Plants of Mauritius: a Tour of SSR Botanical Garden
The Sir Seewoosagur Ramgoolam Botanical Garden – often shortened to SSR and still widely known as the Pamplemousses Botanical Garden – is the oldest such garden in the southern hemisphere, with 37 nature-packed hectares of tropical plants, shrubs, trees and blooms.
Renowned across the world for its beautiful long pond of giant water lillies, the garden began life in 1735 as a vegetable plot belonging to French naval officer La Bourdonnais. It was then more formally laid out in 1768 by French horticulturist and missionary Pierre Poivre, who was also responsible for introducing spices such as clove and nutmeg to Mauritius, Reunion and the Seychelles. With the trade in these commodities entirely controlled by the Dutch at the time, Poivre arranged secret smuggling sorties to obtain plants and seeds from the East Indies during 1769 and 1770, bringing them back to cultivate in the Indian Ocean.
Today, the garden still thrives and remains one of the most popular tourist attractions in Mauritius. The 37 flourishing hectares are full of tropical plants, rare shrubs and unusual trees, many of which were imported from Africa, Asia, the Americas and other islands of the Indian Ocean. We take a look at some of the most interesting species to look out for during your visit.
Giant water lillies (Victoria amazonica)
The above-mentioned lily pond is Pamplemousses’ crowning glory, and the giant lillies within it are the largest of the Nymphaeaceae family of flowering water lillies, with leaves up to 3 metres in diameter.
Native to the Amazon River basin, the complex and sophisticated flowers emerge as white on their opening night, but will have changed to pink by the next evening. It’s said this stunning bloom was architect Sir Joseph Paxton’s original inspiration for London’s Crystal Palace, an elaborate Victorian exhibition building destroyed by fire in 1936.
Native to Sri Lanka and the Malabar coast of India, the fascinating talipot palm is one of the largest in the world, often reaching heights of up to 25 metres. This ‘fan palm’, with its 5 metre diameter leaves can feature up to several million tiny flowers on one branched stalk which forms at the top of its trunk – a phenomenon known as ‘inflorescence’.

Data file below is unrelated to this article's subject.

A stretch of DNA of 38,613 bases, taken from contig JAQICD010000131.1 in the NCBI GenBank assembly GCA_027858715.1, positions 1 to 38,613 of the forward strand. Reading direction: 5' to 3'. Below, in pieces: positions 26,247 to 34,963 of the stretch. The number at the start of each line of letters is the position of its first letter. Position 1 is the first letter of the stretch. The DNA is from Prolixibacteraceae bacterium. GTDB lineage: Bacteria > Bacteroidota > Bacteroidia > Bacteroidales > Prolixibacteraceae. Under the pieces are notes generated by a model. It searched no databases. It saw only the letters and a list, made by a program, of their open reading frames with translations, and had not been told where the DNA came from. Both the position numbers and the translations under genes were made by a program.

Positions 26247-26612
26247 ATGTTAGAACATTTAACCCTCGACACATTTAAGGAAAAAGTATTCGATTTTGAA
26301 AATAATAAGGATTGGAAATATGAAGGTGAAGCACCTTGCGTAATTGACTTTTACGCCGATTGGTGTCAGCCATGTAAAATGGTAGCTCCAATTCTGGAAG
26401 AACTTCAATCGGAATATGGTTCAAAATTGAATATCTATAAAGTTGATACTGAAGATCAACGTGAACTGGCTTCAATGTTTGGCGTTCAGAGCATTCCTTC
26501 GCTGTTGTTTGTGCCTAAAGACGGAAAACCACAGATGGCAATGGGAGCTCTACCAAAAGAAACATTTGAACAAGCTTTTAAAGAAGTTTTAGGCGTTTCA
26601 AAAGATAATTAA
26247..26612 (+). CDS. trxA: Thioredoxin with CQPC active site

The tree is also monocarpic, which means it flowers only once in its lifetime, between 30 and 80 years old. Following the flowering, the palm produces thousands of yellowy-green grape-like clusters of fruit which can take up to a year to mature – and then dies shortly after.
The handsome and abundant jackfruit tree produces a widely-consumed fruit popular throughout the tropical regions of India, Southeast Asia, Brazil, the Caribbean and parts of Africa including Madagascar and Mauritius.
The jackfruit is the largest tree-borne fruit, sometimes growing up to 35kg in weight, and as the fruits hang in close-knit bunches which fall naturally to the ground, they have the potential to be fairly hazardous in populated areas. Once ripened, the unopened jackfruit has a distinctively sweet odour, and inside the tough exterior are many starchy seeds encased in an aromatic flesh which tastes like a cross between pineapple, mango and banana.
Indian Almond tree
Also known as the Bengal almond, tropical almond and Malabar almond, the Indian Almond is a very tall, upright tree with a characteristic pagoda shape, which grows mainly in the tropical zones of Asia, Australia and Africa.
Mostly cultivated as an ornamental tree, the large leaves turn from a rich glossy green to a pinky red, and are often used for medicinal purposes as they contain several flavonoids said to be helpful for treating liver disease and other ailments. The almond-shaped fruits turn purply brown when ripe, and unlike the commercial almond are edible when raw, though despite this it can be difficult to remove the flesh away from the stone. Oil for cooking can also be extracted from the nuts when dried.
To make the most of your visit to SSR Botanical Garden, official guides can be hired to highlight and share their knowledge of these and other intriguing species throughout the grounds.